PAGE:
Mike Carroll: Outside of the comic-book industry, you’re perhaps best known for your highly-regarded historical novels… Do you find that your knowledge and understanding of history comes in useful when writing The Shadow, a character who was, after all, created almost eighty-five years ago?
David Liss: To a certain extent, yes, because I had to be mindful of a historical sense of self, even if the setting is not historical. The trick -- and the fun -- or writing The Shadow: Now has been trying to integrate a historical figure into the modern world. Unlike The Spider, in which we rebooted a pulp character into a contemporary setting, this is a story about a pulp character who has to navigate a, largely alien, contemporary setting. In general, I didn't want to play it for laughs, because the Shadow is a force to be reckoned with, even when he's out of his element, but his lack of familiarity with modern technology and social cues is a problem for him. Such problems are fun to write, however, and conflicts like that are the basis of character.
MC: The Shadow Now takes the eponymous character into the modern age, yet he seems to retain much of his 1930s attitude and character. Was this a deliberate choice on your part – to update the world but not the man – or was it a condition of the use of the character imposed by The Powers That Be (whoever they are!)?
DL: The Powers that Be (all praise the Powers!) asked for a Shadow story in which the historical figure was brought into the modern world. We came up with a plausible way that could happen, and once that became the basis of the story, I ran with those conditions. In a way it's perfect, since the pulp character is so historically specific, that a hero from the 1930s finding himself in our times makes more sense than trying to create a theatrical vigilante like the Shadow as a contemporary figure.
MC: The Shadow is one of the most influential characters of the pulp-fiction era (arguably a very strong influence on the character of Batman) – were you familiar with the character before you took on the book? (I like to think that the teenaged David Liss encountered some of the original Shadow stories and they had a considerable impact on his tastes in literature!)
DL: I think it's almost impossible for anyone familiar with pop culture not to know at least a little bit about the Shadow, and, as you say, this is a character that is part of the genetic makeup of some of the most popular contemporary heroes. I've always been a pulp fan, and I did read pulp as a teenager, though I don't think I read any of the original Shadow stories back then.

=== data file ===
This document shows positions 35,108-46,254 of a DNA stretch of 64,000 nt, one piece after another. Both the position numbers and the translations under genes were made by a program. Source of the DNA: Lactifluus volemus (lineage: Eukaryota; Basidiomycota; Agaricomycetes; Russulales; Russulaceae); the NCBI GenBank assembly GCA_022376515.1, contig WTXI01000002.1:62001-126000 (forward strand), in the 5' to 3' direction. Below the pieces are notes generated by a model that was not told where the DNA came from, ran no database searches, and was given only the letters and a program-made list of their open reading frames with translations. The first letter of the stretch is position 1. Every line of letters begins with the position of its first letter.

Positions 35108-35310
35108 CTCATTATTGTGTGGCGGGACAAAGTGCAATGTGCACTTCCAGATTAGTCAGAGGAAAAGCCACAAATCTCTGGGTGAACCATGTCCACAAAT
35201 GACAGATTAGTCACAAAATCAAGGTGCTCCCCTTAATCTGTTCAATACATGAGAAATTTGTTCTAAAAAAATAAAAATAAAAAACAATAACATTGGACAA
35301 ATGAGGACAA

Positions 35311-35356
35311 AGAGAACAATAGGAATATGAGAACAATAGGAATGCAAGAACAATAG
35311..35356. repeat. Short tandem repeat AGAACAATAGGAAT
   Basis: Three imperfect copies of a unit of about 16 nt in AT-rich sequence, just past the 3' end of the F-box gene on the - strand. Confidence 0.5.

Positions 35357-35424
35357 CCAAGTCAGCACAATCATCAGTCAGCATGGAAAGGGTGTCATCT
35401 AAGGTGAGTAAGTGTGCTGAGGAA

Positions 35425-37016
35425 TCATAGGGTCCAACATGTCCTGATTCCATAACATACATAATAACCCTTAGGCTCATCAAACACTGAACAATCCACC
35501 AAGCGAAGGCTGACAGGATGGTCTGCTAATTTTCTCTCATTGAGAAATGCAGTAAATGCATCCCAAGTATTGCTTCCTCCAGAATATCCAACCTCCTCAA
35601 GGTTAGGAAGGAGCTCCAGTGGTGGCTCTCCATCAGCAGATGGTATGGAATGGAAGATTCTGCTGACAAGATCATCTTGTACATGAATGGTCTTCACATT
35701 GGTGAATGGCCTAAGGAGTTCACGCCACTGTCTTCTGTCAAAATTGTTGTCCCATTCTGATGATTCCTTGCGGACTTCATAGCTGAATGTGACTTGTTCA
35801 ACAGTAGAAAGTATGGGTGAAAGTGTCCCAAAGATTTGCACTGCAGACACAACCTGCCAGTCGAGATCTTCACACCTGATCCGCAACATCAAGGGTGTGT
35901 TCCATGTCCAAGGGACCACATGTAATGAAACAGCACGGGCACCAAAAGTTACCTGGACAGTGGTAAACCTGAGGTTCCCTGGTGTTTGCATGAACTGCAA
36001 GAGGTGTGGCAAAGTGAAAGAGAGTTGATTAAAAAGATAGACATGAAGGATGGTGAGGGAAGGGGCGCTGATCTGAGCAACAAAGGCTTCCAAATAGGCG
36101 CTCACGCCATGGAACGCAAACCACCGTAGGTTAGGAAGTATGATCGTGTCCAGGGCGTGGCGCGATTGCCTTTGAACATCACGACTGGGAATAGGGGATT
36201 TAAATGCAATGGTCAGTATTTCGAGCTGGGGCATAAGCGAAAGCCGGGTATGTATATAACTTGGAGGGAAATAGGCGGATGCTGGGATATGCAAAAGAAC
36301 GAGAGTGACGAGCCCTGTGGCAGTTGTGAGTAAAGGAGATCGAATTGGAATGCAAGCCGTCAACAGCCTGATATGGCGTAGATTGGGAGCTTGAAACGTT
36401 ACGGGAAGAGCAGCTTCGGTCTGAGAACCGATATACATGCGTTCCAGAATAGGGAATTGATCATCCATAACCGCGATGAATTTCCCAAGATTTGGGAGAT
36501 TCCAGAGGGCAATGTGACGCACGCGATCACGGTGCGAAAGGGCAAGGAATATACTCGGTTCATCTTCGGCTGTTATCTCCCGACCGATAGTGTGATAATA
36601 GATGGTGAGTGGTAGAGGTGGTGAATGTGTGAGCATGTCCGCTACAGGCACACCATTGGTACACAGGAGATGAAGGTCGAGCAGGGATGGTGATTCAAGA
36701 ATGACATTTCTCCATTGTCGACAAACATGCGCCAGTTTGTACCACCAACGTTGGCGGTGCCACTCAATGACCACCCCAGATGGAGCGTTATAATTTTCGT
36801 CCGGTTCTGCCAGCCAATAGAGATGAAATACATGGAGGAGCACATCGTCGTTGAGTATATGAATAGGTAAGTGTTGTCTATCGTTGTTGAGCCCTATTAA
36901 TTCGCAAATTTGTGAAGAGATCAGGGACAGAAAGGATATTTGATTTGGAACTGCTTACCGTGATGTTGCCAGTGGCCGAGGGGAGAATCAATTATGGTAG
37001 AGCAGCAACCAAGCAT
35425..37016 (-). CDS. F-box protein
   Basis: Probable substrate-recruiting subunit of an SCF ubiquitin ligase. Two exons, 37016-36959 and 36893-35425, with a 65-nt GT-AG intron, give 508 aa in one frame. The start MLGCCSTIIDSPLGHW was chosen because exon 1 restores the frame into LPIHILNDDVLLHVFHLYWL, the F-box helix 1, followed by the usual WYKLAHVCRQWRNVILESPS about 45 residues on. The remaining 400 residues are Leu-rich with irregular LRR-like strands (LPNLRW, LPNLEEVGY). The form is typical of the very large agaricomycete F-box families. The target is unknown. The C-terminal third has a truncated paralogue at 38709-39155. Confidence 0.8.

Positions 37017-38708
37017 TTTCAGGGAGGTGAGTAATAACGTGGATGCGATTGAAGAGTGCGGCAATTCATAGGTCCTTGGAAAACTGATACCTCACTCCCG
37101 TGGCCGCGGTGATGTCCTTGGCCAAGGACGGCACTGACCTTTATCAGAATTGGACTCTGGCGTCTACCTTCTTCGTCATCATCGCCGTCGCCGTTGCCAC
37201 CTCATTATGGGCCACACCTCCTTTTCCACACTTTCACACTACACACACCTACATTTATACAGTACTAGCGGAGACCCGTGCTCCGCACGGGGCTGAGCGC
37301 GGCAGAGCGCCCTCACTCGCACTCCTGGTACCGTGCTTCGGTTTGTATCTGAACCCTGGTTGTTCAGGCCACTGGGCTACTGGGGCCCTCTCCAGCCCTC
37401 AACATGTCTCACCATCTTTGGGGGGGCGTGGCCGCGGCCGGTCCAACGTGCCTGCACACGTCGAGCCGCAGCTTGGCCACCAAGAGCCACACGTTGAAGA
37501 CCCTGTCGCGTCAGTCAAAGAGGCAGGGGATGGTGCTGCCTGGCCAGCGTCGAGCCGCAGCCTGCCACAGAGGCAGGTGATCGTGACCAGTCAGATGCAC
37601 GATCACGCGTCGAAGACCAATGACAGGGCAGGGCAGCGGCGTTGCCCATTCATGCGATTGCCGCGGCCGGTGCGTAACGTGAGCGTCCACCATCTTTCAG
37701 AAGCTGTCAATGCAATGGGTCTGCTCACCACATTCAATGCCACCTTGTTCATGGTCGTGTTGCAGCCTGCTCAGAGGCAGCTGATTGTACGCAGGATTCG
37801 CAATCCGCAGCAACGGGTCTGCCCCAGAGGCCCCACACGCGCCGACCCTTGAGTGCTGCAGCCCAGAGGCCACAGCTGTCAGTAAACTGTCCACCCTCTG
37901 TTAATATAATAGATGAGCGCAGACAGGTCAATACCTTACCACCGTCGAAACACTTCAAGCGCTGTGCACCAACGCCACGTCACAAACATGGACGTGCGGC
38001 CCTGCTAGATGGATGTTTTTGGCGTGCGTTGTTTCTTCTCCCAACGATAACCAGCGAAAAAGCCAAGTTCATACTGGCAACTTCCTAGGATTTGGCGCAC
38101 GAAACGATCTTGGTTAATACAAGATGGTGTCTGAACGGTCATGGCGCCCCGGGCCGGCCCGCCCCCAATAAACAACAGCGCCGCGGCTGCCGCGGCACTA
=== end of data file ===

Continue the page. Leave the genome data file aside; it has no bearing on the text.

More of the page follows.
MC: Like you, I’m a writer of both novels and comic-books, so I feel that I have to ask: do you take the same approach to a writing a novel as you do to writing a comic-book series? (Me, I plot out my novels in great detail before I begin the first draft, but with comics I tend to plot fairly loosely then write each issue separately.)
DL: In terms of planning, I think the process is fairly similar for me, though on a different scale. With my novels, I usually figure out who the characters are and have major plot points worked out before I get to writing. Then, once I begin, lots of things change because I do a different kind of thinking when I'm writing than when I'm thinking about writing. With comics, the end result is pretty similar. I usually have to do a pitch before I begin writing, and that's the basis for the story going in, but, inevitably, I will get all kinds of ideas and see all kinds of connections as things get underway, and if an idea has a lot of energy, I run with it. Once a script is done, I always read through and look for problems or elements than need beefing up or expanding. Many times, I'll see character points I hadn't realized were there before, and I'll tease them out a little. The process, at this point, is fairly organic. People in this biz are so used to thinking about how narrative works, than problems and moments with more potential usually stand out. That's one of the reason I get so frustrated with plot holes in films and television shows. I know I could never get away with crap like that in my comics scripts. I will never understand how a script with millions of dollars on the line is able to be so much sloppier than what we do in comics.
Make sure to check out THE SHADOW NOW #4 by Dynamite, which is available now at local comic shops and digital. Also, go here to check out an extended preview of the issue.